Today's Reading

"How was the gig?" he asks, looking up.

"Great," I answer. "There were a ton of kids there. What are you reading?" Nicky kind of smirks. He does that like he's in on a joke and no one else knows the punch line. "You'd like it. It's got a punk rock theme with a kick-ass girl bass player." "Yeah?" I ask, intrigued.

"Language!" my mother barks at my brother's use of the word "ass." She's emptying the dishwasher.

"When did you learn curse words, Mitera?" Nicky taunts.

"Enough. Read you book and eat you breakfast. What you want, Dmitri? What I cook for you?"

"You don't have to make me breakfast, Ma. I can handle it myself." I open the cupboard and reach for the cereal.

"I like to help!"

"Let the boy get his own breakfast." I didn't hear my father come in. He's dressed in a suit, the same gray suit he wears every day. I wonder if he and Yia Yia shop at some secret gray clothing store just for Greeks. "You out too late again last night."

"Sorry, Dad, but the gig went long. And then, you know, we had to pack up and stuff."

"Gig." He spits the word like an olive pit. "You concentrate on schoolwork. In two years you apply to colleges. You need scholarship money."

I pour some Cap'N Crunch in a bowl but don't answer. How can I tell my dad I have no intention of going to college? What good will college do if all I want is to play music? He's either gonna have a heart attack or ground me for life when he finds out. Probably both.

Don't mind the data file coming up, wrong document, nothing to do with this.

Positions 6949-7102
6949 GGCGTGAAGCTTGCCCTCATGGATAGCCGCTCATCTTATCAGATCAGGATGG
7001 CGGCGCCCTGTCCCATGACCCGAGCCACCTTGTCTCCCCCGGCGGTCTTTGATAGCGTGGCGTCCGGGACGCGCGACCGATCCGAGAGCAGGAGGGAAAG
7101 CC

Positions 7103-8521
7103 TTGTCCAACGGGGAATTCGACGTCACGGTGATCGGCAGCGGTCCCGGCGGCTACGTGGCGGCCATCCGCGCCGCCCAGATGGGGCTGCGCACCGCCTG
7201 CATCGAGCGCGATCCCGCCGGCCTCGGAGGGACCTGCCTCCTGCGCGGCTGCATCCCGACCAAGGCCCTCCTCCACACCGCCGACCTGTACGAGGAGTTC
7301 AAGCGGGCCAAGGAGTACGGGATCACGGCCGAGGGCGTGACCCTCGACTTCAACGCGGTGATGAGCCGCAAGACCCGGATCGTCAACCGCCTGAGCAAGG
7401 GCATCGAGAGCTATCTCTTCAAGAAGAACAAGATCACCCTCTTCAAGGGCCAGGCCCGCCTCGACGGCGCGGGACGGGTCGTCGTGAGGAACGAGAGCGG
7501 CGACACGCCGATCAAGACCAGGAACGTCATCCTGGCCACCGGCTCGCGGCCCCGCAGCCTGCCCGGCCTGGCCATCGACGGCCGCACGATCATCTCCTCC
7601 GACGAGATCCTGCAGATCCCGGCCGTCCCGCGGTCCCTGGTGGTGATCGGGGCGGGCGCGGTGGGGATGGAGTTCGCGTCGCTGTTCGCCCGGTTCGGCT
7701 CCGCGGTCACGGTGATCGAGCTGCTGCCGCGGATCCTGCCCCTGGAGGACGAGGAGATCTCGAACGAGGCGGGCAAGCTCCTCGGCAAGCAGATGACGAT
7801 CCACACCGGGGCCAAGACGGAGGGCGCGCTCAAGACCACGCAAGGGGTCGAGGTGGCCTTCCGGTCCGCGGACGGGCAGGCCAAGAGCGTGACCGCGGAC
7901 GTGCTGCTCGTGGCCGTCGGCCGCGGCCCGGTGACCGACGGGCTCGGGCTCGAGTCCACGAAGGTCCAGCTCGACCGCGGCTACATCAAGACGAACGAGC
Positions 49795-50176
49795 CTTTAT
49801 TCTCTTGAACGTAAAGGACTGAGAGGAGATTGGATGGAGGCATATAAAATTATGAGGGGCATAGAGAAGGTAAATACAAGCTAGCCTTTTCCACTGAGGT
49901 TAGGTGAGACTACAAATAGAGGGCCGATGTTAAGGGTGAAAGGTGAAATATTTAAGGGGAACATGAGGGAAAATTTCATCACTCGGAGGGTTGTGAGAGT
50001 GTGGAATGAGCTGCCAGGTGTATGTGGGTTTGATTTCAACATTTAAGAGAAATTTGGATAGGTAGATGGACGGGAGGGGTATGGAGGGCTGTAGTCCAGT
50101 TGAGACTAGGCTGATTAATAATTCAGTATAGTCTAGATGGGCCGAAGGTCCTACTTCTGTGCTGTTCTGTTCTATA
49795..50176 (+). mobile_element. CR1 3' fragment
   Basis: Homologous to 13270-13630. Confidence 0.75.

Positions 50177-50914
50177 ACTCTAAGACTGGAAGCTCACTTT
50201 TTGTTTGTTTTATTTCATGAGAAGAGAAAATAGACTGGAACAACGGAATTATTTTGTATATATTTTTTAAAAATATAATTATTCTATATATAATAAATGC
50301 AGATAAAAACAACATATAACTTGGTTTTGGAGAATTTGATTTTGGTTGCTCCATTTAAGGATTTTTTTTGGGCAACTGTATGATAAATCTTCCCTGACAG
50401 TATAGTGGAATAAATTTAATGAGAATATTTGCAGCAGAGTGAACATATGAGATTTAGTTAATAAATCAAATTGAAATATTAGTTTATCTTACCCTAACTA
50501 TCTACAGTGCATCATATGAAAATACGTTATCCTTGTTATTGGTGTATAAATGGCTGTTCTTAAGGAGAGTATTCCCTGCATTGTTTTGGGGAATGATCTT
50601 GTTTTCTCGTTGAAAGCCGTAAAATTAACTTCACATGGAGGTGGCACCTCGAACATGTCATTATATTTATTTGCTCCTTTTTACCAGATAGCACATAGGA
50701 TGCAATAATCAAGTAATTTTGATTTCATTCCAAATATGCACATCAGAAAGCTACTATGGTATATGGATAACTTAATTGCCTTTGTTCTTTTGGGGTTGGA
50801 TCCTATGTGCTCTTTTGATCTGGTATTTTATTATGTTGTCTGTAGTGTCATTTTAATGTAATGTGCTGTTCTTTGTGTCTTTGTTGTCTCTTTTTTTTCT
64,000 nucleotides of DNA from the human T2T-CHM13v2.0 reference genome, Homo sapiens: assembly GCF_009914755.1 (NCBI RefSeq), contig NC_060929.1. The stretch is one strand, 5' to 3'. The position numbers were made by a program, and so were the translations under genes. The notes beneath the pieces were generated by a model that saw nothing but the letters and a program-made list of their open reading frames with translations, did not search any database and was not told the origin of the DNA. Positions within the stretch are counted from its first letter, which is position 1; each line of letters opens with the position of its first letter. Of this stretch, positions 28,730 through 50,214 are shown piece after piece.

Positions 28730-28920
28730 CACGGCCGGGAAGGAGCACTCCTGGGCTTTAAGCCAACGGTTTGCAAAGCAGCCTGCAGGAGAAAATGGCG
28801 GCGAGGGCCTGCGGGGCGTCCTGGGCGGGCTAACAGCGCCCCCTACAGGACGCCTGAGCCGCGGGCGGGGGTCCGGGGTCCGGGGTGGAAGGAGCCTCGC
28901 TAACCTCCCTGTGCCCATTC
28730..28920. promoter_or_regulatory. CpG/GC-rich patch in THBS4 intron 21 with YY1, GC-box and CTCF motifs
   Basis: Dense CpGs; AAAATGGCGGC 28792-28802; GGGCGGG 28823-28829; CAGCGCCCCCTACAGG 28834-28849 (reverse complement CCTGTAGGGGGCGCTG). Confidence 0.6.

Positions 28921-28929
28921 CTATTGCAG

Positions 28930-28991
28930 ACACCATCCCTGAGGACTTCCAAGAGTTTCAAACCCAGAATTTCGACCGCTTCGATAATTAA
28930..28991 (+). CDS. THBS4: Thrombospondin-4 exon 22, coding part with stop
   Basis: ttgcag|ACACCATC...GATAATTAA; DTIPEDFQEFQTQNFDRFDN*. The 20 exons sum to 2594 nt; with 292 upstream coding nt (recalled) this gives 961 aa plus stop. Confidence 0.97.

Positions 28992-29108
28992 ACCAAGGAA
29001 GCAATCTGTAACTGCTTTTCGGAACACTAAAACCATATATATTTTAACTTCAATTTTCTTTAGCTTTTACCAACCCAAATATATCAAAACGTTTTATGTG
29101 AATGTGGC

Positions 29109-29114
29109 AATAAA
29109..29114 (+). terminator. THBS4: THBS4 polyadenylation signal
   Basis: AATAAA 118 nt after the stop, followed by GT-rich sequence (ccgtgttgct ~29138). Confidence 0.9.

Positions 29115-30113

Nicky looks up from his book and glances at me. He knows my post high school plans but has been sworn to secrecy. We make eye contact, he shrugs his shoulders and goes back to his punk-rock love story.

"Hurry," my mom says to my father, "you going to be late for work."

"I never late for work!" my father answers with pride. It's actually true. My father has never been late for anything in his entire life. It's weird, like he's some kind of time lord. We can leave our house at four thirty to go someplace an hour away, and somehow we still arrive by five. Just. Weird.

I take the drumsticks out of my back pocket—I always carry sticks in my back pocket, because, well, you never know—put them on the table, and sit down. I prop my phone against a small vase of flowers my mother likes to keep fresh, and plug in the earbuds.

"What is this?" my father asks, an annoyed look on his face.

"I'm going to watch a movie."

"A movie?" he bellows. "Our people did not invent physiki, mathematics, and drama for you to watch movies at the breakfast."

"It's 'at breakfast' or 'at 'the' breakfast table,'" I correct him. "And actually, Dad, they kind of did. Streaming content on a phone is the perfect blend of science and art, don't you think? Aristotle would be proud." I'm not sure if my dad understands that I'm tweaking him. His sense of humor is more slapstick than subtle. He laughs himself stupid at old Mel Brooks movies. I have to admit, I kind of do, too. "It's okay," I assure him. "This is for school."

"You watch movies...for school?" His annoyance blends with confusion.

"Yeah, for my film studies class. We're getting grounded in classics before we start to learn how to make our own movies."

"Movies in school," he half says, half mutters. "How this country become superpower is mystery to me."

"Hurry," my mother admonishes again, "you going to be late!" Mom creates a constant aura of free-floating energy that attempts to consume all in its path, like something from a science-fiction story.

"Baaaah," my father grumbles, as if the mere thought of being late is ridiculous.

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